When Rob Hyland worked his first Kentucky Derby for NBC in 2001, it was a 90- minute show with a handful press reporters and just one race– the Derby– was aired.

Hyland, the coordinating producer of NBC’s horse racing coverage, now is at the helm of 15 hours of protection over three days. The broadcast Saturday from Churchill Downs will be five hours, features 5 races, include 3 sets and 16 commentators.

” It’s grown a fair bit. Fingers crossed it all works out,” Hyland said.

The greatest technical advances this year consist of a very slow-motion cam on the pole of the finish line on the main track. It can supply a reverse angle for the Derby finish as well as being able to pan around and reveal the surface at the wire for all the races on the grass course.

There’s likewise a 360- degree “glam camera” on the red carpet that will allow fans and celebs to have their Derby clothing captured. It is the kind of cam seen throughout the Golden Globe and Academy Awards programs, but with more protection dedicated to Derby celebs and fashion it was something new to contribute to the day.

While the focus is on the 20- horse field, NBC is devoting more protection to celebrations at the track and across the nation. The day will begin with Mike Tirico, Randy Moss and Jerry Bailey positioned at a set in the paddock, which is the largest area of fan traffic throughout the day, before they relocate to their usual set outside turn one closer to the race.

There will also be coverage of parties in Denver, Las Vegas, New York and at the Indianapolis Motor Speedway.

Hyland, who deals with NBC’s “Football Night in America,” said he got the concept about a paddock set during the AFC playoffs when the pregame show began among the fans outside Arrowhead Arena prior to moving inside.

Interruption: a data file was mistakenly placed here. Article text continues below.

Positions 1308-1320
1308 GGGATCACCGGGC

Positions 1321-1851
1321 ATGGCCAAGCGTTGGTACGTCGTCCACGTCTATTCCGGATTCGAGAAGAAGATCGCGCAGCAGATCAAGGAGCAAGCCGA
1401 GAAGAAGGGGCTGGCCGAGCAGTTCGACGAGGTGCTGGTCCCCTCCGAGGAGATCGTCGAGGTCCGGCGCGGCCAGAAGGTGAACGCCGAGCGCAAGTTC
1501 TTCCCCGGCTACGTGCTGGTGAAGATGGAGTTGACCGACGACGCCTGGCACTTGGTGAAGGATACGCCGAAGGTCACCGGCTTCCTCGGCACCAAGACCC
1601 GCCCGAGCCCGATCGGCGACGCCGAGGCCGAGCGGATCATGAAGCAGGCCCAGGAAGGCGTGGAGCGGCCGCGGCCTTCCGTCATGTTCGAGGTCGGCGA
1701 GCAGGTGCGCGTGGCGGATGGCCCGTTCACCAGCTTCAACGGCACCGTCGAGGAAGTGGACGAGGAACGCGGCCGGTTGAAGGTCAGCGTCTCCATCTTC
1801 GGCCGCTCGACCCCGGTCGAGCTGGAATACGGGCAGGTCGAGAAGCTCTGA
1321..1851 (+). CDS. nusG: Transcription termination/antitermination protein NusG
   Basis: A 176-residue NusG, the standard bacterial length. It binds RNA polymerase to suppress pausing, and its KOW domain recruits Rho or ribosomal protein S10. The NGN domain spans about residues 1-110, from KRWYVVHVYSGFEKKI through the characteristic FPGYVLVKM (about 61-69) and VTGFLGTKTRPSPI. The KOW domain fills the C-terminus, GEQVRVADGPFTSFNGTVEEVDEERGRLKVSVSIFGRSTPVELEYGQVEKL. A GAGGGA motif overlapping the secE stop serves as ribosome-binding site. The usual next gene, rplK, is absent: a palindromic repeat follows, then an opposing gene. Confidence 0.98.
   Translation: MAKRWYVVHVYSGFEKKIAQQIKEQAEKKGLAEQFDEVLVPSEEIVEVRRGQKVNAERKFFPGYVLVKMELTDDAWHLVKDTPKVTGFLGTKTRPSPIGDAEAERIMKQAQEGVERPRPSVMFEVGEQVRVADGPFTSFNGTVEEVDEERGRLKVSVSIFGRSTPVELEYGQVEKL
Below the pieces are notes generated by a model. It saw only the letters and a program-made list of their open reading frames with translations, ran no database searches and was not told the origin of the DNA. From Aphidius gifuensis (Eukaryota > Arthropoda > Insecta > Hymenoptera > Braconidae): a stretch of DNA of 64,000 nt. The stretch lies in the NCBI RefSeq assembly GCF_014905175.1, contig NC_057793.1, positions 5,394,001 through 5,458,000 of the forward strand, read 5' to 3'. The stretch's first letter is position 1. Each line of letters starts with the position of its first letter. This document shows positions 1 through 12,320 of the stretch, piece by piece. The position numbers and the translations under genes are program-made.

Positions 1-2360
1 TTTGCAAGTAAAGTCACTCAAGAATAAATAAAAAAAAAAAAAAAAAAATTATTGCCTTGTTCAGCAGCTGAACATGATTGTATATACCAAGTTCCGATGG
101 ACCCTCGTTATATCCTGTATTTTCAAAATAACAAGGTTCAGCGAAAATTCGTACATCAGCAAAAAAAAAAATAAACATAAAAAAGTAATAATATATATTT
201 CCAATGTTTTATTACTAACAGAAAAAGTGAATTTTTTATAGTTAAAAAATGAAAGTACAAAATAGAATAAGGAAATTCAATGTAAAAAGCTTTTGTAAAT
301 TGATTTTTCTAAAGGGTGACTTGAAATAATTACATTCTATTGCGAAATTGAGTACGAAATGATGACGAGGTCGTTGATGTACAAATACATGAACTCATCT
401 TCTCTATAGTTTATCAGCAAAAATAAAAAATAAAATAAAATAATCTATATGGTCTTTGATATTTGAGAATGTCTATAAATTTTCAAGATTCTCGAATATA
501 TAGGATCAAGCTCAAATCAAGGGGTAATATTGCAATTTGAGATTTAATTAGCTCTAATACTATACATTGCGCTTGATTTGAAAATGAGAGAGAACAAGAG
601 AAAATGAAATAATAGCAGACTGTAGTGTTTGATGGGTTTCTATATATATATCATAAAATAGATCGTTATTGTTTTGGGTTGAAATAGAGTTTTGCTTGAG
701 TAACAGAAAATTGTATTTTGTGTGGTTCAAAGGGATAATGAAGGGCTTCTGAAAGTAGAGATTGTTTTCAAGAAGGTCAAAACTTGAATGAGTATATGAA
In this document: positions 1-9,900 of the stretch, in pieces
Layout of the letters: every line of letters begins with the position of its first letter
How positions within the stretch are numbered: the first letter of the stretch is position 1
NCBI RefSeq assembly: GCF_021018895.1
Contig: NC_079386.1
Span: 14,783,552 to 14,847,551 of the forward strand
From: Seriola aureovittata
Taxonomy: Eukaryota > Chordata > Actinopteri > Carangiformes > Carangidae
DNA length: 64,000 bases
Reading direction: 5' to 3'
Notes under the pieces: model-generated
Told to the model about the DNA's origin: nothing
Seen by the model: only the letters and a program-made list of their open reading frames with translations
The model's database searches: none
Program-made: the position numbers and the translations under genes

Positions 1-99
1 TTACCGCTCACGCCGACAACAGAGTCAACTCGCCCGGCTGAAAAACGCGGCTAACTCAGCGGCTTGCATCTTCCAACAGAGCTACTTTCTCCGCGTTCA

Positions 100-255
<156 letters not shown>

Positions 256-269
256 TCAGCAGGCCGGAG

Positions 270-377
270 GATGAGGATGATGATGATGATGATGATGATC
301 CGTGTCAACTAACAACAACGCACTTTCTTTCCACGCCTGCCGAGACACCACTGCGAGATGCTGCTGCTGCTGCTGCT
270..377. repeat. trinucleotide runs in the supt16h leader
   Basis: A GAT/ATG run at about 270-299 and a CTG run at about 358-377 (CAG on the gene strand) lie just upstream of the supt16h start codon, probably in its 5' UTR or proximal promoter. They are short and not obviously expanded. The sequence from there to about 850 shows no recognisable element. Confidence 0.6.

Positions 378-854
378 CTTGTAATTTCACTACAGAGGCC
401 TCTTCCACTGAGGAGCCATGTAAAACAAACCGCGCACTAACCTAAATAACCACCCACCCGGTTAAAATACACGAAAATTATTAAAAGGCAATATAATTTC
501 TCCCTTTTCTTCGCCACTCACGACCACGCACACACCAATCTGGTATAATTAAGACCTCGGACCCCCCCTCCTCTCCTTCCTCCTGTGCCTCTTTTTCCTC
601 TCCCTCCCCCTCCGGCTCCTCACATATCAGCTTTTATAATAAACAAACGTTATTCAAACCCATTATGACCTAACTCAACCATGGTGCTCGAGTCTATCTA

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” With that sea of individuals in the background, and I believe it will alter the overall energy for the very first half of the program,” Hyland said.


Handicapper Ed Olczyk, who is also an NBC hockey expert, will get more time to discuss his choices.

” We truly wish to offer Eddie more time throughout the whole day to inform, entertain and inform the casual audience on what enters into his decision making and offer some more time to the betting in our program to have a few back-and-forths in between Mike, Jerry and Randy,” Hyland stated.

Olczyk, who struck the trifecta for last year’s Derby, will also be a part of “NBC Sports Bet: Derby Special,” which will be on on Saturday at 5 p.m. The 30- minute program will deal with getting one of the most worth on a bet to the impact of the weather and track bias.

” I may alter my choice probably 10 various times, but we’re going to try to do what we did last year,” Olczyk stated. “Depending on what occurs with the weather condition on Saturday, you might make a case for 6, seven, eight horses to win. As a handicapper, I need to have a game strategy, which’s what makes our group and our team so terrific is that possibly the track is playing a certain way. I might have to have two sets of picks depending upon if it’s a fast or off track.”


Premiere League host Rebecca Lowe will co-host Saturday’s festivities and has an interview with two-time Triple Crown trainer Bob Baffert.

Denver Broncos linebacker Von Miller will be a lifestyle reporter as he records the style scene. Miller, who has attended previous derbys, has actually called it a fantastic combination of culture, style and sport.


The Kentucky Derby kicks off a busy month for NBC. The network also has the Preakness, Stanley Cup playoffs and will have the Indianapolis 500 for the very first time.

” Think of two sporting events, one with 175,000 folks here at the Derby, and after that one at the end of the month two hours away up I-65 in Indianapolis, where there will be about 300,000 individuals, two of, if not the 2, greatest attended American sports events, and they bracket our month at NBC,” Tirico stated.


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